The drunken outbursts continued for several months. One day I Google "why am I so angry all the time". What I read makes me face the pain that I’m suppressing so much. I start to cry from the overwhelming sadness and sense of loss that comes over me. The message is clear. I had to acknowledge the pain my parents’ divorce caused me. It was very difficult to do. I had to admit that I was vulnerable, that I had lost control over key aspects of my life and identity, and I needed help to get through it.

Jam on Your Collar - Tamara Nair - Come Adrift -03.jpg

...my friends and my partner and his family were rocks for me. I just needed to be ready to put aside my ego and talk to them.

Like I was the rock for my mother, my friends and my partner and his family were rocks for me. I just needed to be ready to put aside my ego and talk to them. Opening up was scary. There was an underlying embarrassment that kept holding me back. I don’t know why I felt that way; there was really no reason to. It was an effort to overcome, but once I did, the weight lifted and I felt lighter. When I talked about my feelings and expressed my worries and anxieties, it sounds corny but all these opportunities appeared. My friends had clever ideas for finding ways to get back to university, using contacts to help me get access to funding, and coming up with a different job pathway. Nothing compares to a listening ear and the gift of optimism and genuine love make you feel that you’re going to be ok. My mother is more settled now. She has grown so much and is demonstrating her strength and independence every day. She’s focusing on developing herself and her career, with great results. She seems excited about the future. My father and I are on speaking terms. In the beginning, it was awkward and there was a lot of bitterness. But I realise there is no point holding onto that anger; I need to focus on my healing and this requires letting go of it.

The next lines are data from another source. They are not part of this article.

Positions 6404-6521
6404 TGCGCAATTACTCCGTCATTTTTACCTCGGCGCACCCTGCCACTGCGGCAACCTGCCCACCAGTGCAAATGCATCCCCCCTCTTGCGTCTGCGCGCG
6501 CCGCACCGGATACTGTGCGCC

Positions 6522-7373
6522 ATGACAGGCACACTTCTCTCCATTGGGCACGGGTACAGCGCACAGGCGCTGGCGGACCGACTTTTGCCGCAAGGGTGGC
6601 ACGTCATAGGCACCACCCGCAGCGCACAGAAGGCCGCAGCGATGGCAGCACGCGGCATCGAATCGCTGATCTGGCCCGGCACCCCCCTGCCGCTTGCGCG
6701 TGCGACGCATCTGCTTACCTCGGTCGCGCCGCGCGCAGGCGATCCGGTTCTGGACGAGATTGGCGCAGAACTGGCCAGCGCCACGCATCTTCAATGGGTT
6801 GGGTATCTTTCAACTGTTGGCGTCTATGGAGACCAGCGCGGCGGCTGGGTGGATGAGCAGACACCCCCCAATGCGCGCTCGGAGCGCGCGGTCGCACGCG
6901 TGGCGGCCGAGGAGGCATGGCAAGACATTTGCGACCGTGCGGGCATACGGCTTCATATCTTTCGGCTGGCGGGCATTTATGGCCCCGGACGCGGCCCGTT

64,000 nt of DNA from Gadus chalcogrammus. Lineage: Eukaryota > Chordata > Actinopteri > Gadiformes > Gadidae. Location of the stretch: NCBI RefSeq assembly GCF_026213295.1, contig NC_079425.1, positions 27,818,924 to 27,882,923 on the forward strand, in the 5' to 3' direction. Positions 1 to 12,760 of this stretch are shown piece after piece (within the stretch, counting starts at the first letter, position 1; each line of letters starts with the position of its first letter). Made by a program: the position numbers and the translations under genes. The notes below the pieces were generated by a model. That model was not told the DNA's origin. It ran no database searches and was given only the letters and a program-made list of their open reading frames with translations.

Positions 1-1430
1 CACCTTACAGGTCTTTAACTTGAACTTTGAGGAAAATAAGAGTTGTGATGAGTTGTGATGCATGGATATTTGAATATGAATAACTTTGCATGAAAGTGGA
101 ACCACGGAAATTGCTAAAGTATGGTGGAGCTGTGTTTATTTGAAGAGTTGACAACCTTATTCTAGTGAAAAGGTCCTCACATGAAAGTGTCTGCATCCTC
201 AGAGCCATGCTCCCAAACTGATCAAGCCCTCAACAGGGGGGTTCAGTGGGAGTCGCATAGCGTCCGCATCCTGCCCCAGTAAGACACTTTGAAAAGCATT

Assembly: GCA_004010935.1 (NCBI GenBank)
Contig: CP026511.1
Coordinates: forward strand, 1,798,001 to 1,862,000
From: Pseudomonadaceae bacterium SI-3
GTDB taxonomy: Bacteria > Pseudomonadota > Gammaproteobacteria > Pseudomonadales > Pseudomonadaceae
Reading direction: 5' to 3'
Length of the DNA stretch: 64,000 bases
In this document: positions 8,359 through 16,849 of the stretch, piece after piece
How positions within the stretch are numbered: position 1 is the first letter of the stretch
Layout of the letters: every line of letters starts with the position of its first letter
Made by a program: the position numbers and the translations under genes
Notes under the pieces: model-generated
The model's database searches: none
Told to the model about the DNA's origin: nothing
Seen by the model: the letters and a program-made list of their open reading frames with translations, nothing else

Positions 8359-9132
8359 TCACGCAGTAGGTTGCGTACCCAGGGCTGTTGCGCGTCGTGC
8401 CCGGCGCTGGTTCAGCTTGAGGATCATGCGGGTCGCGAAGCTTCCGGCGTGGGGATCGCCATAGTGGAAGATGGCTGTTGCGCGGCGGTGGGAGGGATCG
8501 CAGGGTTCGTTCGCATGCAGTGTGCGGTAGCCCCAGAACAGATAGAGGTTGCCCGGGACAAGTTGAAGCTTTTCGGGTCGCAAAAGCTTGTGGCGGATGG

My father and I are on speaking terms. In the beginning, it was awkward and there was a lot of bitterness. But I realize there is no point holding onto that anger; I need to focus on my healing and this requires letting go of it.

It isn’t all smooth sailing. My argumentative drunken behavior is still an ugly side that resurfaces. But I’m human. I’m not perfect. My ego is unbelievably fragile; this is most so when I’m trying to appear strong. But vulnerability and strength do not have to be mutually exclusive. I’ve learnt true strength lies in being able to show one’s vulnerability and ask for help.

Janette's Story

Janette's Story

Bianca's Story

Bianca's Story